8. This was wonderful. I have admired and loved Artemisia’s work for two decades now. I was shocked not to have heard or read about her before 2001, when I first “discovered” her work! ( In London!). I was unaware that her self-portrait was based on the allegory of art. I think she was totally justified to portray herself as the allegory of art! I’m fascinated that she chose not to bound her mouth, however. She must have been a very strong person with so much talent that even the male dominated Art Academy could not ignore her.
    I have long since admired tenebrism, or the use of deep shadows, which she and Caravaggio both used to great effect. Her work has that extra dimension of lush, rich color as well as dramatic figures rendered with lights and darks. I did not know she painted Galileo. Wow. Your talk was so interesting.

  9. That was fascinating, thank you Jason. I am always amazed how some of the artists of this era could paint in such formal tight clothing, rather than a loose smock etc. Perhaps she painted in the tight bodice dress later…

  10. Wow! I loved this discussion. She was awesome…an organic feminist. The fact that she broke down the barriers of women in art in a patriarchal zeitgeist earns her the title of being the epitome of art. She had to have worked mercilessly hard to earn her titles and to have rubbed elbows and earned the respect of scientists and kings. Here’s to you, Artemisia.

  11. I do love this portrait and the story of Artemisia because she was so strong. I have done at least two self portraits. One was charcoal on paper in the nude called ” prima gravida” ( my first and only pregnancy). It was before the famous Demi Moore portrait. The second was of my reflection on the bus. I am not smiling, but then I was on my way to work. I like both.

  12. Wonderful to see this painting Jason and a great reminder to think about the artist painting her self portrait. As an artist who paints people I can say that a lot of us initially choose this because it is a free model, but thinking about this self portrait, what I have run to do is to express my look of how I’m feeling at that moment. It is my thought that I need to to capture how I’m feeling at that very moment. It is a glimpse in time and I probably won’t have this same look again. And after looking over my self portraits I I am reminded that I step into that space of how I felt at that very moment, and like how I felt or not I feel thankful for capturing and observing me in that past moment/feeling and II get so caught up observing that persons feeling that I think to myself, you have to do more of this. The artist always in her thought!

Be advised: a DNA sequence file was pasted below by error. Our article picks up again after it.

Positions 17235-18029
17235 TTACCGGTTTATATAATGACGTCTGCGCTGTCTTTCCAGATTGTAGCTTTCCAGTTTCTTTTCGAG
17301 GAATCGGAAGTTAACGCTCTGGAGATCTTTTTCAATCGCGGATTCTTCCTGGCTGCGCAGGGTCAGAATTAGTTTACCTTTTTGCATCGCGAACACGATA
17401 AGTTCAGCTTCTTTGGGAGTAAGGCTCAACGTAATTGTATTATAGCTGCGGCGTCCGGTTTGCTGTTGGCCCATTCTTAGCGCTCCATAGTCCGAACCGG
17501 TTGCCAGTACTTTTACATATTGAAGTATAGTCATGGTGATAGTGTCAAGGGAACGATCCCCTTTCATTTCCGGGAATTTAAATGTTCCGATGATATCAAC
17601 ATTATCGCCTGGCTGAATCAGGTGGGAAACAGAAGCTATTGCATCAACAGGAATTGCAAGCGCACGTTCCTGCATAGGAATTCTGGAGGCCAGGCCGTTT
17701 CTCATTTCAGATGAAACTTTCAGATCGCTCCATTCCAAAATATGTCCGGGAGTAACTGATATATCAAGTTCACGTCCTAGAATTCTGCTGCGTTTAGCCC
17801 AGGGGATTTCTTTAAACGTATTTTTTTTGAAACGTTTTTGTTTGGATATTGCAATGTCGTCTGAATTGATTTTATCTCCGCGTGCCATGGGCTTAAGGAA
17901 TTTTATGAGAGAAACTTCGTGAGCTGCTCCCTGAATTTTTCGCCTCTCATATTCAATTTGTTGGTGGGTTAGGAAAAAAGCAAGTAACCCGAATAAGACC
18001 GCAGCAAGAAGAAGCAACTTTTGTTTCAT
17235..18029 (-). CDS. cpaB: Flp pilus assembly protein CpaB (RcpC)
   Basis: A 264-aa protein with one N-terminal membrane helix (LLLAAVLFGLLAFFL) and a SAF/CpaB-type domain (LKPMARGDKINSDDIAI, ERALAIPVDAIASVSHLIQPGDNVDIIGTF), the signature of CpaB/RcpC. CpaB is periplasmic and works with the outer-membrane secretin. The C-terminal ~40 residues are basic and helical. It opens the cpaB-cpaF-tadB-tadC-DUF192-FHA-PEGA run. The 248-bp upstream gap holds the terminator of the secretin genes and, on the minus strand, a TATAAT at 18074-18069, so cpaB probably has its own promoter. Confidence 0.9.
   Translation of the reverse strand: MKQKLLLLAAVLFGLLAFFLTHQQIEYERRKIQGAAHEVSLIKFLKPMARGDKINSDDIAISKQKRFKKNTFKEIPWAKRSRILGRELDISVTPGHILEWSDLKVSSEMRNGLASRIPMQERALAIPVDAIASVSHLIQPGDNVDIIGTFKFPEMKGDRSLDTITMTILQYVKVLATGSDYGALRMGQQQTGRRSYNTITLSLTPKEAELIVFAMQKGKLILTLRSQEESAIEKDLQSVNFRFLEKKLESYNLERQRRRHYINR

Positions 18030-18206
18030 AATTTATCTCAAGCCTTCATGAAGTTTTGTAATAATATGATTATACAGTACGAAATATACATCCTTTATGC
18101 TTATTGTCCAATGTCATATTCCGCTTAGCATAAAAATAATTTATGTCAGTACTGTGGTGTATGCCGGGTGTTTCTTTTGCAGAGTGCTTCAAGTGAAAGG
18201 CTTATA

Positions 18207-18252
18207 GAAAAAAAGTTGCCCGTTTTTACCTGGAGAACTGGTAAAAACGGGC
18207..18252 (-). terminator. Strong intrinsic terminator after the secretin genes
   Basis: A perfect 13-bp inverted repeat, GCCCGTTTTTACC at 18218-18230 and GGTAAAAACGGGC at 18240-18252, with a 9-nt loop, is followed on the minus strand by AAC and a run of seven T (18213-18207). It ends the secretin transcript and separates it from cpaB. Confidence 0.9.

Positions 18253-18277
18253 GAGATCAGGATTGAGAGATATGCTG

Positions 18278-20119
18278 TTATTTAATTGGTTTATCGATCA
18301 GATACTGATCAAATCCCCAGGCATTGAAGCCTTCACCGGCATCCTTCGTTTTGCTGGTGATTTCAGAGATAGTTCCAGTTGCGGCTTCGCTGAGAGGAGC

13. Thank you for sharing this. I also, did not know of Artemisia. I love her strength and talent. She must have been quite extraordinary for her time. Yes, I’ve done 2 self portraits. One that I frequently use as my avatar on some of the art sales sites I’m on.

  14. I am wondering if you have a recommendation on an Art History course online? Or a recommendation for a self-paced method. I love this series “A Moment in Art History”.

  15. Thank you for a delightful presentation! I have loved Artemisia since she was (barely) mentioned in art school, back in 1968…as female painters, we had very few role models in Art History. I do a self-portrait every 10 years, near the birthdays, and each changes radically with age & circumstances, even stylistically…a good exercise in self-awareness, and really a stretch for me – I usually paint expressionistic landscapes and weave tapestries! So, women artists – Ever Onward!

  16. I do like the way she represented herself in her self portrait. It does not glamourize or objectify herself but shows her at work. Focused and intent on her art.

    I have done a self-portrait of sorts but it is halfof a bonded pair, whose other half is a portrait of my husband. Both are done more as archetypal images than realistic portraits. People who know us say they capture us but I am not sure if other people would say that. I don’t have a problem with that because they were done more to represent men and women in general than to document us. Since we were asked to submit our websites, anyone who wants to see them should look under hand-made prints and go to my WoMan Series.

    Thanks for the video, Jason. I too never knew about her until I took a Women in Art class. She was never mentions in the Art History classes.